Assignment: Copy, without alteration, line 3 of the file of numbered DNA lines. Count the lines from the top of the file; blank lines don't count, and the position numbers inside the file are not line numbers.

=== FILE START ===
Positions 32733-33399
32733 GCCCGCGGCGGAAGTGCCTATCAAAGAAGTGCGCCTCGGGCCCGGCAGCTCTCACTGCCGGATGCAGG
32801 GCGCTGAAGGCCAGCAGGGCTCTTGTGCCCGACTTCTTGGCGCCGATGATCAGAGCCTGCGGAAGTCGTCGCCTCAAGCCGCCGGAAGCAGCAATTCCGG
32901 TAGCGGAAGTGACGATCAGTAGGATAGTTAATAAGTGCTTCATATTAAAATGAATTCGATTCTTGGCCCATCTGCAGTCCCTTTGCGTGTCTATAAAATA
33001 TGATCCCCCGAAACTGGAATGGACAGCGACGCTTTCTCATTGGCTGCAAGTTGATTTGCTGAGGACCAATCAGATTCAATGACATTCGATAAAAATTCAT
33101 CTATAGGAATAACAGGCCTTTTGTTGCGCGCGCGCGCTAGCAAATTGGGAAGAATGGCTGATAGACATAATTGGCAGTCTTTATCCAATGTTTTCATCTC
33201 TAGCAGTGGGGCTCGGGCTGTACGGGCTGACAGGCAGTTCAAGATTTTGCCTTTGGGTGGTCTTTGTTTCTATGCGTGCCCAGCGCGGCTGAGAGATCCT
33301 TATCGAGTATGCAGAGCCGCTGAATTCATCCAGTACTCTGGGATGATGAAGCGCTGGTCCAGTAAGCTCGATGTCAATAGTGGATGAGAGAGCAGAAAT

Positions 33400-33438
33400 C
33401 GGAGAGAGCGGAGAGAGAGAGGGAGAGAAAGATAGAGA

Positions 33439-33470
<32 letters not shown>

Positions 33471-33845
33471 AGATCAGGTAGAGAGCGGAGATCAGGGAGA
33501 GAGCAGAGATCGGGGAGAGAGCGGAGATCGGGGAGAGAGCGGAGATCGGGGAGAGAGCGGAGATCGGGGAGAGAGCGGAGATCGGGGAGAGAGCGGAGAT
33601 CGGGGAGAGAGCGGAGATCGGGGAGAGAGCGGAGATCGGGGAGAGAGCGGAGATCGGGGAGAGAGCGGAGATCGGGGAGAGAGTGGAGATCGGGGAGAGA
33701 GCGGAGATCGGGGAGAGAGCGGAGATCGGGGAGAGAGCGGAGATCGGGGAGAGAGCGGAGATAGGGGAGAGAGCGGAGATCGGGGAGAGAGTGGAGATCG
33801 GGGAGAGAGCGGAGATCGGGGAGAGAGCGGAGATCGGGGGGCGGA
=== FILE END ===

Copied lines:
32801 GCGCTGAAGGCCAGCAGGGCTCTTGTGCCCGACTTCTTGGCGCCGATGATCAGAGCCTGCGGAAGTCGTCGCCTCAAGCCGCCGGAAGCAGCAATTCCGG